The fences in Wyoming are designed relative to fectch (area that blowing migrating sno is upwind of the fence), distance and annual sno fall allow them to design a fence that can catch all the caculated sno that will migrated thru the fence.
The fence cuts down the wind force changing the shear stress and the migrating snow falls out of suspension behind the fence.
And I’ve been accused of overthinking something!!
My wife calls me Rube Goldberg.
Having lived in South Dakota for 10 winters, I can say the folks of North & South Dakota (and Minnesota, Iowa, Wyoming, etc.) know how to do snow fences and “shelter belts”, which use trees to protect their homes and farm buildings.
Here in NH I have no need for either. The wind doesn’t howl every day like it does in those states.
We in New England like to brag/moan about our bad weather, but the Upper Plains has us beat in summer, winter, spring and fall. How people survive there is beyond me!
Very interesting article on snow fencing. While snow is beautiful and wonderful, we’re pretty glad we don’t get much snow in Brazos County, Texas. We do have plenty of fences. Cow and horse fences, all kinds of privacy fences, plenty of barb wire fences, but alas, no snow fences. Thanks for the interesting information.
What if you’re lot is small & you had to build snow fencing 8 feet away from your driveway…
this is Mescalero County, NM-we get drifts 20 feet high in the mountains…would a taller fence help? Like a 10+ foot tall fence? Great article-unfortunately can’t build a snow fence 140 feet away as they are protected lands….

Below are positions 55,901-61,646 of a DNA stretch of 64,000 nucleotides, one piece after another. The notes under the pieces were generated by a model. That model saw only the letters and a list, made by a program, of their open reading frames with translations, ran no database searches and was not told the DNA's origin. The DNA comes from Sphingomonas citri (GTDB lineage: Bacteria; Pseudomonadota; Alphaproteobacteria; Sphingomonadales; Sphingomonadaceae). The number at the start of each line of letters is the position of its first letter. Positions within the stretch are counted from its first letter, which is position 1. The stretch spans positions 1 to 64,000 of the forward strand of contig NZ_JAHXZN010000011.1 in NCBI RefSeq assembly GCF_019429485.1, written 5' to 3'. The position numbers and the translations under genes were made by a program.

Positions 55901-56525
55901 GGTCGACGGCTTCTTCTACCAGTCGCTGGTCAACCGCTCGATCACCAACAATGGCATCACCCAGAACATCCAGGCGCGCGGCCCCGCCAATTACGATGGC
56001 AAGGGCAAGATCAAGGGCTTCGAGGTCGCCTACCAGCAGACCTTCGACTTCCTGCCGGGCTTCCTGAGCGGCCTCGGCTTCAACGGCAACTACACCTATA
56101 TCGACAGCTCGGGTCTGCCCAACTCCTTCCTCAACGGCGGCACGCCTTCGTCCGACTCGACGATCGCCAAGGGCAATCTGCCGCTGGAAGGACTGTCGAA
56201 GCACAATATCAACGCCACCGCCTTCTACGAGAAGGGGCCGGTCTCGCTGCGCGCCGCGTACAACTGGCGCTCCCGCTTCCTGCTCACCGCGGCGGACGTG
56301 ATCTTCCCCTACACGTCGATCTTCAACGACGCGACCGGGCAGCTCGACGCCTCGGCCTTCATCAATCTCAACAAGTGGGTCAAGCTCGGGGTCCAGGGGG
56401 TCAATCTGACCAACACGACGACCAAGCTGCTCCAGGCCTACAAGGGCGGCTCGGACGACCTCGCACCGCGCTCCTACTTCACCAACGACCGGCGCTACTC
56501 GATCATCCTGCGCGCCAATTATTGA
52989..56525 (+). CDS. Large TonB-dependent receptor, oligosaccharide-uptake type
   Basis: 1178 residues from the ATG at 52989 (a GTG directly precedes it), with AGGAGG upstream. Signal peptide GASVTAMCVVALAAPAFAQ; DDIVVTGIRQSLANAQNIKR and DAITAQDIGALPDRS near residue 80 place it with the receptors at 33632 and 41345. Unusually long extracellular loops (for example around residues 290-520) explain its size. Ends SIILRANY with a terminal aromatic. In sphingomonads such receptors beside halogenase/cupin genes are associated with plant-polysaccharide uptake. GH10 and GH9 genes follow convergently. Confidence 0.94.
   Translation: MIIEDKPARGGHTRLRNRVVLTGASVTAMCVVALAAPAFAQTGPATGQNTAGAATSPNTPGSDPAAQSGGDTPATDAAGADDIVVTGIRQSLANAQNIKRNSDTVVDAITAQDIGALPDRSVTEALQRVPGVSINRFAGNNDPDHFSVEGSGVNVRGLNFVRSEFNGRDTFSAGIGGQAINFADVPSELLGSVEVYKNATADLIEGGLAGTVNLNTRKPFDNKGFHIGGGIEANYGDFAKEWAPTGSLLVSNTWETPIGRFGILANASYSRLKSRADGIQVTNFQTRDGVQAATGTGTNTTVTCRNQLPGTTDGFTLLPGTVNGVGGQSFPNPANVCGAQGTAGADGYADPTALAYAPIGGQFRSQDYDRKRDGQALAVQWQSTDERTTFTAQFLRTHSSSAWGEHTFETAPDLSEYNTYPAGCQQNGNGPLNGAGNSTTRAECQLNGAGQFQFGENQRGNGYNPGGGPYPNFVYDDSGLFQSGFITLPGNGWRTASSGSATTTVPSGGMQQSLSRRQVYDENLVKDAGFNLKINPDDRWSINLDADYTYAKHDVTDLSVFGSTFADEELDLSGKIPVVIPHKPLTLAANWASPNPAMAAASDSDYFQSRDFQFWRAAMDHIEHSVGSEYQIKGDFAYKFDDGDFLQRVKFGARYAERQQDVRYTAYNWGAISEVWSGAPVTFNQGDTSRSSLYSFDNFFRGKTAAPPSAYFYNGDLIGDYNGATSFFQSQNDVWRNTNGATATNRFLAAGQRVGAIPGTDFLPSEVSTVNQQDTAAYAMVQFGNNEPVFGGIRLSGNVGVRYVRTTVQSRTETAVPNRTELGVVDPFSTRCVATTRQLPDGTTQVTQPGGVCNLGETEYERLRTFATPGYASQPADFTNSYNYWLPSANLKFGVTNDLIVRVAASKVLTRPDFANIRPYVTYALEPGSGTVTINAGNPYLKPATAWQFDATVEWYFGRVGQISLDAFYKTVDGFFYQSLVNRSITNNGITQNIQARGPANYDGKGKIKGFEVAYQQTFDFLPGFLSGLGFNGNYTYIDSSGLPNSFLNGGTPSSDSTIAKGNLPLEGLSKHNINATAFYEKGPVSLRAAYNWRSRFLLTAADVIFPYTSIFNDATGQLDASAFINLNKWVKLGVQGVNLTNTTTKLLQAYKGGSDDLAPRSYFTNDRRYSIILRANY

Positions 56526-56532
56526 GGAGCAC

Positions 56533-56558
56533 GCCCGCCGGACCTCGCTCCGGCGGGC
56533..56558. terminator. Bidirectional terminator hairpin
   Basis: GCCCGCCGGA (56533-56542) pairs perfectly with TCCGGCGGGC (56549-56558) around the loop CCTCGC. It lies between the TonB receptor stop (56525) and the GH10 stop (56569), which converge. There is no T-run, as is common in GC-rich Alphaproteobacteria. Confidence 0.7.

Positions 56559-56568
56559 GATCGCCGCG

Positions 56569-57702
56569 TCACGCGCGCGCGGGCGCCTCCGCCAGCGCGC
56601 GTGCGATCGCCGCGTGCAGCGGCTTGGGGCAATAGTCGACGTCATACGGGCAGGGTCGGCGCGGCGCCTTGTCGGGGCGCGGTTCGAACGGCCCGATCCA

That is a problem for small lots. Sure a taller fence would help, but it also increases the amount of snow that can pile up against it and knock it down – meaning it has to be much stronger. I have no idea what could stand up against 20-foot snow drifts!
I have been saying to my husband for years to get a snow fence because of drifting of very high snow! He doesn’t listen so it takes him a lot longer to snow blow! I dread Wisconsin winters! Not looking forward to it !!! I’m jealous of states that don’t have to go thru this!! Interesting reading about snow fences!
In New England we like to say our winters are tough – but they’re nothing compared to upper Midwest winters.
I have a long driveway that runs three feet from the property line parallel to the direction of the wind. I can’t put a snow fence up on the neighbor’s field, though. I’m stuck paying for plowing, I guess.